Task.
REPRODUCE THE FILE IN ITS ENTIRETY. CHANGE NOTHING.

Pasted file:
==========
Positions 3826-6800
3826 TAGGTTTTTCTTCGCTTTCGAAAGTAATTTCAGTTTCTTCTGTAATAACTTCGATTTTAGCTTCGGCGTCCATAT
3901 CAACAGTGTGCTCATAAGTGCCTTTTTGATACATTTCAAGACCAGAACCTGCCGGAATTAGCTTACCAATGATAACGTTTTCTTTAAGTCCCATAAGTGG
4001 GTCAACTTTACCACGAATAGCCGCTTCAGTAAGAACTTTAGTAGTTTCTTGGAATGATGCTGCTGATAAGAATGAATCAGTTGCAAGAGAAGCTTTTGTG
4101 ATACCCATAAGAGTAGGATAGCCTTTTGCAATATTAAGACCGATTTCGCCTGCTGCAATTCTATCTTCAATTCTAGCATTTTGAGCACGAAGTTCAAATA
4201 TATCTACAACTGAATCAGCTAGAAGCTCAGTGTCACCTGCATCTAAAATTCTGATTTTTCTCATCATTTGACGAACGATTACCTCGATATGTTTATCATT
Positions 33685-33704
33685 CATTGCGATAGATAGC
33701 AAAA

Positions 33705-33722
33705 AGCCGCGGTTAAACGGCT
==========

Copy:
Positions 3826-6800
3826 TAGGTTTTTCTTCGCTTTCGAAAGTAATTTCAGTTTCTTCTGTAATAACTTCGATTTTAGCTTCGGCGTCCATAT
3901 CAACAGTGTGCTCATAAGTGCCTTTTTGATACATTTCAAGACCAGAACCTGCCGGAATTAGCTTACCAATGATAACGTTTTCTTTAAGTCCCATAAGTGG
4001 GTCAACTTTACCACGAATAGCCGCTTCAGTAAGAACTTTAGTAGTTTCTTGGAATGATGCTGCTGATAAGAATGAATCAGTTGCAAGAGAAGCTTTTGTG
4101 ATACCCATAAGAGTAGGATAGCCTTTTGCAATATTAAGACCGATTTCGCCTGCTGCAATTCTATCTTCAATTCTAGCATTTTGAGCACGAAGTTCAAATA
4201 TATCTACAACTGAATCAGCTAGAAGCTCAGTGTCACCTGCATCTAAAATTCTGATTTTTCTCATCATTTGACGAACGATTACCTCGATATGTTTATCATT
Positions 33685-33704
33685 CATTGCGATAGATAGC
33701 AAAA

Positions 33705-33722
33705 AGCCGCGGTTAAACGGCT